In response to the disaboom research:
We are not very good at predicting how we’ll feel about a given situation until we’re in it.
I remember an article in the New Yorker that talked about the near immediate regret Golden Gate Bridge jumpers, the few that actually lived to talk about it, felt as they left their perch.
From the October 13th 2003 New Yorker:
Survivors often regret their decision in midair, if not before. Ken Baldwin and Kevin Hines both say they hurdled over the railing, afraid that if they stood on the chord they might lose their courage. Baldwin was twenty-eight and severely depressed on the August day in 1985 when he told his wife not to expect him home till late. “I wanted to disappear,” he said. “So the Golden Gate was the spot. I’d heard that the water just sweeps you under.” On the bridge, Baldwin counted to ten and stayed frozen. He counted to ten again, then vaulted over. “I still see my hands coming off the railing,” he said. As he crossed the chord in flight, Baldwin recalls, “I instantly realized that everything in my life that I’d thought was unfixable was totally fixable—except for having just jumped.”
Kevin Hines was eighteen when he took a municipal bus to the bridge one day in September, 2000. After treating himself to a last meal of Starbursts and Skittles, he paced back and forth and sobbed on the bridge walkway for half an hour. No one asked him what was wrong. A beautiful German tourist approached, handed him her camera, and asked him to take her picture, which he did. “I was like, ‘Fuck this, nobody cares,’ ” he told me. “So I jumped.” But after he crossed the chord, he recalls, “My first thought was What the hell did I just do? I don’t want to die.”
In the above examples they didn’t know they wanted to live, until just before they were certain they were going to die. How sad then, for someone to think that life is over, or has such little value, because of becoming disabled. We can not know the gifts that a change in our life experience may bring us until, unfortunately we are having the experience.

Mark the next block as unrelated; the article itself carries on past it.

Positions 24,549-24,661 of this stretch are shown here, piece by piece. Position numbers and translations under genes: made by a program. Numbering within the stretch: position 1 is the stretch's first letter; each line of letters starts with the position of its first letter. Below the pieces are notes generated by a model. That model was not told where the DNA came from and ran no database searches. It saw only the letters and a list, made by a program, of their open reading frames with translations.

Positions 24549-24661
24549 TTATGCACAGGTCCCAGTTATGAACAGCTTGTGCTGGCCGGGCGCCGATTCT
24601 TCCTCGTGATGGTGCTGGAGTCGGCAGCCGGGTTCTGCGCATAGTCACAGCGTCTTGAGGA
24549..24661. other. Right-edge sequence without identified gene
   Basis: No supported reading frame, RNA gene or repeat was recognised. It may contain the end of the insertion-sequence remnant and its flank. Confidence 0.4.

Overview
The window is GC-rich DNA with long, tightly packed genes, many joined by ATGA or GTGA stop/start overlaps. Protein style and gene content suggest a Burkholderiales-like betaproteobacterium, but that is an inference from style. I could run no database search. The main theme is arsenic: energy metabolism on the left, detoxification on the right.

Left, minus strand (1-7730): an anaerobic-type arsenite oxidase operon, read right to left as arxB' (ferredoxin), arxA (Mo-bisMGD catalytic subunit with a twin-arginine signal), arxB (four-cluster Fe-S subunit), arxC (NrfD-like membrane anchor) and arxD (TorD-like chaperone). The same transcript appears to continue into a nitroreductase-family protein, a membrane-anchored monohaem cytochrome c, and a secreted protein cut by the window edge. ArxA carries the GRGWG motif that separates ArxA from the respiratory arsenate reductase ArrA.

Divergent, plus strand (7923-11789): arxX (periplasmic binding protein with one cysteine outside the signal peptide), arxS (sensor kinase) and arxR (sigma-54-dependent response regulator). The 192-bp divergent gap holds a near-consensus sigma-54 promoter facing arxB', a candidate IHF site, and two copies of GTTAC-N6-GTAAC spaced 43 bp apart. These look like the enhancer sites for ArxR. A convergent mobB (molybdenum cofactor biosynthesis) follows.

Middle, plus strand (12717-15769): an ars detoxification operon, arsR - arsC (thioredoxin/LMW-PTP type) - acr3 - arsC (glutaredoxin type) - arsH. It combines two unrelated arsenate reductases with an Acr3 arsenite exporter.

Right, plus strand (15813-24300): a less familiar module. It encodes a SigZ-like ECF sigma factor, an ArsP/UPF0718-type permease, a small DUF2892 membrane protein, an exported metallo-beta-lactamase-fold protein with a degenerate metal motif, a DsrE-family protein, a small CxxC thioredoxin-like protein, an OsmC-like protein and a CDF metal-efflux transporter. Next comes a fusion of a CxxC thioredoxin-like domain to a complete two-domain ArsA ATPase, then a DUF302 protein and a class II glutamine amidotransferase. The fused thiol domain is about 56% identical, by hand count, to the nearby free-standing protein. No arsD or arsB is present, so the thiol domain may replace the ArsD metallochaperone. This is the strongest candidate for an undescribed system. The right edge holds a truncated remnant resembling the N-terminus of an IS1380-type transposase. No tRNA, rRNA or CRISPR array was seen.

As strange as it might sound to an abled-bodied person, I’ve heard so many disabled and/or cancer thrivers say to me, “this turned out to be the best thing that’s ever happened to me.”
Just at the point that you want to give-up, you need to take one more step. Take one more step. it might just be what you need to do to get to where you want to be. You’ll never know, however, if you give up one step short. The dog in the following parable, learned this truth the hard way…
A story about a dog looking for enlightenment:
A dog is walking down a hot, dusty road, walking, walking, and walking. He was to walk until he reached enlightenment. The dog kept asking, “how much longer do I have to walk?” and the answer from the Buddha was always, “just a little ways longer.” And so he kept walking, hot and tired and thirsty. “How much longer” the dog asks again. “Just a little ways longer,” came the reply. Well the dog finally is so warn out and so disillusioned he lay down in the middle of the hot and dusty road. Just as he does, SPLAT…He’s hit by a car and killed. Now dead, the dog asks the Buddha again, how much longer would I have had to walk to reach enlightenment?
The answer…”Just an inch past splat”
Don’t ever give up.